Trucks weigh anywhere between 7000 – 26000 pounds and then carry loads on top of this. Given the sheer size and weight, there’s no wonder that truck accidents can be so devastating, often resulting in serious injuries or death. There are many causes of truck drivers including driving under the influence, improper loading, and poor maintenance. However, throughout this article, we’re going to focus on the risks of drowsy driving.
Causes of Drowsy Truck Driving?
Logistics companies and truck drivers are responsible for avoiding fatigue, but that doesn’t stop it from happening. One of the most common causes of drowsy driving in truck drivers is being overworked. After a long time behind the wheel, vehicle control can become repetitive and tedious. Additionally, many drivers feel under pressure to complete deliveries on time. However, without rest breaks, truck drivers are likely to cause car accidents.
As well as being overworked, truck drivers often have inconsistent schedules, which means they can never get into a regular sleep pattern. Unfortunately, this can have deadly consequences on the road, especially if a driver has been struggling to sleep.
To deal with stress and issues with sleep, many truck drivers use over-the-counter stimulants or sleeping medications. Even though these medications may help to begin with, they have the potential to impair judgment and reaction times, which lead to crashes.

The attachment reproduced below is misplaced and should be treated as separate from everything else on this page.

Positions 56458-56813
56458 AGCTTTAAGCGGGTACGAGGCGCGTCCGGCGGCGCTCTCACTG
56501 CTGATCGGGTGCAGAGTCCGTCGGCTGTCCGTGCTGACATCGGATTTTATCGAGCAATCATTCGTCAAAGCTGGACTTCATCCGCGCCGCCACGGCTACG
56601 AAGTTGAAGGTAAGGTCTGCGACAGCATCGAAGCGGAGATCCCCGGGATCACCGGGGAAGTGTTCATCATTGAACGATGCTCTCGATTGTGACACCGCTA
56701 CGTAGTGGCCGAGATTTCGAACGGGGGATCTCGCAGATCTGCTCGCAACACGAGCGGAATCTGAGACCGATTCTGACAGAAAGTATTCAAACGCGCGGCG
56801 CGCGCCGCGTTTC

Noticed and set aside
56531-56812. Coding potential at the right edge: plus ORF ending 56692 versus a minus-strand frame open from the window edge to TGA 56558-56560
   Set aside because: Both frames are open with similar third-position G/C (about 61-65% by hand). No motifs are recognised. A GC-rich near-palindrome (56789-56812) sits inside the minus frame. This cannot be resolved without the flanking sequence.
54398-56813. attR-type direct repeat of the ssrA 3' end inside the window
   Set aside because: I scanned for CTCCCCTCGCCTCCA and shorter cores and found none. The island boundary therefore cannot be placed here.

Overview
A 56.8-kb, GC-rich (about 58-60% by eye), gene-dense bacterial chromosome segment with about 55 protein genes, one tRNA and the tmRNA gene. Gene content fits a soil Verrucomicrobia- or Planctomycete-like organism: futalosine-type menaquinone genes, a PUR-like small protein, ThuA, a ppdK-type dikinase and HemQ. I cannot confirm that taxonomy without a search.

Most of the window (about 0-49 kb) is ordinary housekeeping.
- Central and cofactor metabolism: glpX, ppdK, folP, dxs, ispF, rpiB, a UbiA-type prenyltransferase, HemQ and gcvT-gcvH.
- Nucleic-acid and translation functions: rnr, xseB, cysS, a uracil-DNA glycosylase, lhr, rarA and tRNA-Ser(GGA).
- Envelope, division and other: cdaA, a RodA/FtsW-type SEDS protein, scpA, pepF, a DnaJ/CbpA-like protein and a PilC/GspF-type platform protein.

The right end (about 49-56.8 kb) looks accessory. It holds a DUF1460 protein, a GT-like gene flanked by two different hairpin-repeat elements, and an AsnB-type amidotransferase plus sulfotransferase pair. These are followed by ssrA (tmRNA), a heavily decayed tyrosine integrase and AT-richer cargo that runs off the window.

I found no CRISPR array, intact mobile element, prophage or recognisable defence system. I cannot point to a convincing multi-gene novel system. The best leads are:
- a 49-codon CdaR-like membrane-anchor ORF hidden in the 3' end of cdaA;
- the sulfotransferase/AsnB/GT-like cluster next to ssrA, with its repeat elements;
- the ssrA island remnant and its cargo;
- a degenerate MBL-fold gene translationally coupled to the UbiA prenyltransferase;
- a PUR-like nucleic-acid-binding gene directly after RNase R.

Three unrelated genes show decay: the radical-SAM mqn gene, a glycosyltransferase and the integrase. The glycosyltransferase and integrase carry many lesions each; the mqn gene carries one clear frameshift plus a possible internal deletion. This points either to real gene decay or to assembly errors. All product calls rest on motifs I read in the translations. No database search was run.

Who Is Liable for Accidents Caused by Truck Driver Fatigue?
If you’ve been involved in a truck accident caused by driver fatigue, you’re most likely thinking about hiring a truck accident lawyer and claiming compensation. This is the right course of action, but how do you determine liability when there are so many parties involved?
You can look at employer regulations and processes, but truck drivers are ultimately responsible for continuing to operate a vehicle when they’re feeling fatigued. Therefore, if any of the truck driver’s actions caused the accident, they will hold some of the liability.
The Federal Motor Carrier Safety Administration (FMCSA) imposes regulations on logistics companies for how long drivers can safely operate a vehicle without a break. However, this doesn’t stop some companies from breaching the rules and putting additional pressure on drivers. If a company is found to be in breach of FMCSA regulations, it will hold liability.
If suspected driver fatigue is disproved, then liability may fall on the truck manufacturer. For example, if the vehicle is defective beyond reasonable maintenance, they will hold some of the liability.
How Regular Drivers Can Avoid Truck Driver Fatigue
Although there’s no guarantee of avoiding the devastating consequences of truck driver fatigue, regular drivers can reduce their risks of being involved in truck accidents by following these best practices:
- Never cut in front of a truck when overtaking
- Don’t tailgate
- Avoid a truck’s blind spot
- Pass quickly and avoid
- Avoid erratic behavior
Truck accidents, whether caused by driver fatigue or not, change your lives forever. Both logistics companies and drivers should take every measure to eliminate instances of drowsy driving.
If you or a loved one has been involved in a truck accident, then get in touch with Pencheff & Fraley today at the following office addresses:
- Westerville – 4151 Executive Pkwy, Suite 355, Westerville, OH 43081
- Mansfield – 33 S. Lexington-Springmill Rd, Mansfield, OH 44906
Call now for a free consultation on (614) 224-4114.